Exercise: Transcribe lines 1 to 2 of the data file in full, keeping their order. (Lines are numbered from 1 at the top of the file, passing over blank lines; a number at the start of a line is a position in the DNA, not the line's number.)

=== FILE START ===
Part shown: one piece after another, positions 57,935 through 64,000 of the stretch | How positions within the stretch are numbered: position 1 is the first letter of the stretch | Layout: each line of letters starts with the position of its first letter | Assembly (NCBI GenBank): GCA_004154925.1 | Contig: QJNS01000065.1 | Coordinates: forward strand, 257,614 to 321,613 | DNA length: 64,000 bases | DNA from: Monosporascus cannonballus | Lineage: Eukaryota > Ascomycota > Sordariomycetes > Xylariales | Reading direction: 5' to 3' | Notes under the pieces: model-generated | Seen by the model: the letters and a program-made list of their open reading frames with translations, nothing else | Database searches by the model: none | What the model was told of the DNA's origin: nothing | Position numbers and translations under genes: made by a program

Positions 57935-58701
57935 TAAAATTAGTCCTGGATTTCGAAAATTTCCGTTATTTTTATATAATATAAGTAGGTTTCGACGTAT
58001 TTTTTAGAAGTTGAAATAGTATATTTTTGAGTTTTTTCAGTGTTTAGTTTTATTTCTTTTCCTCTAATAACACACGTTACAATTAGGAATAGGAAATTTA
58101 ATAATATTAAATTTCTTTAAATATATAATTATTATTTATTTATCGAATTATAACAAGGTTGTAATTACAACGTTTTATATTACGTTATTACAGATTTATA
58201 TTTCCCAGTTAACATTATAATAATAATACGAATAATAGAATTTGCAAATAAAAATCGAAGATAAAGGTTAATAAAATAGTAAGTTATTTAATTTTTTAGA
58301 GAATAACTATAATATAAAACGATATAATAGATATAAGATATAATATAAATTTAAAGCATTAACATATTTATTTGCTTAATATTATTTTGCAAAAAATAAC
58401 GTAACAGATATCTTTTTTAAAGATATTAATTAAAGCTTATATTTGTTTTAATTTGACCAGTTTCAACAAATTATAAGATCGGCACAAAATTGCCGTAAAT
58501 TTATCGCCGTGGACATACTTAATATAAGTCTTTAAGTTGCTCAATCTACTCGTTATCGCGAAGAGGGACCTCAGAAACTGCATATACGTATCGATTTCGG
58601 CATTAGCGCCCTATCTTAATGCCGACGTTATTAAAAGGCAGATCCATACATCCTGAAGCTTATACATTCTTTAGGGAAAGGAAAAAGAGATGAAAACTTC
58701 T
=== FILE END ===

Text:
Part shown: one piece after another, positions 57,935 through 64,000 of the stretch | How positions within the stretch are numbered: position 1 is the first letter of the stretch | Layout: each line of letters starts with the position of its first letter | Assembly (NCBI GenBank): GCA_004154925.1 | Contig: QJNS01000065.1 | Coordinates: forward strand, 257,614 to 321,613 | DNA length: 64,000 bases | DNA from: Monosporascus cannonballus | Lineage: Eukaryota > Ascomycota > Sordariomycetes > Xylariales | Reading direction: 5' to 3' | Notes under the pieces: model-generated | Seen by the model: the letters and a program-made list of their open reading frames with translations, nothing else | Database searches by the model: none | What the model was told of the DNA's origin: nothing | Position numbers and translations under genes: made by a program

Positions 57935-58701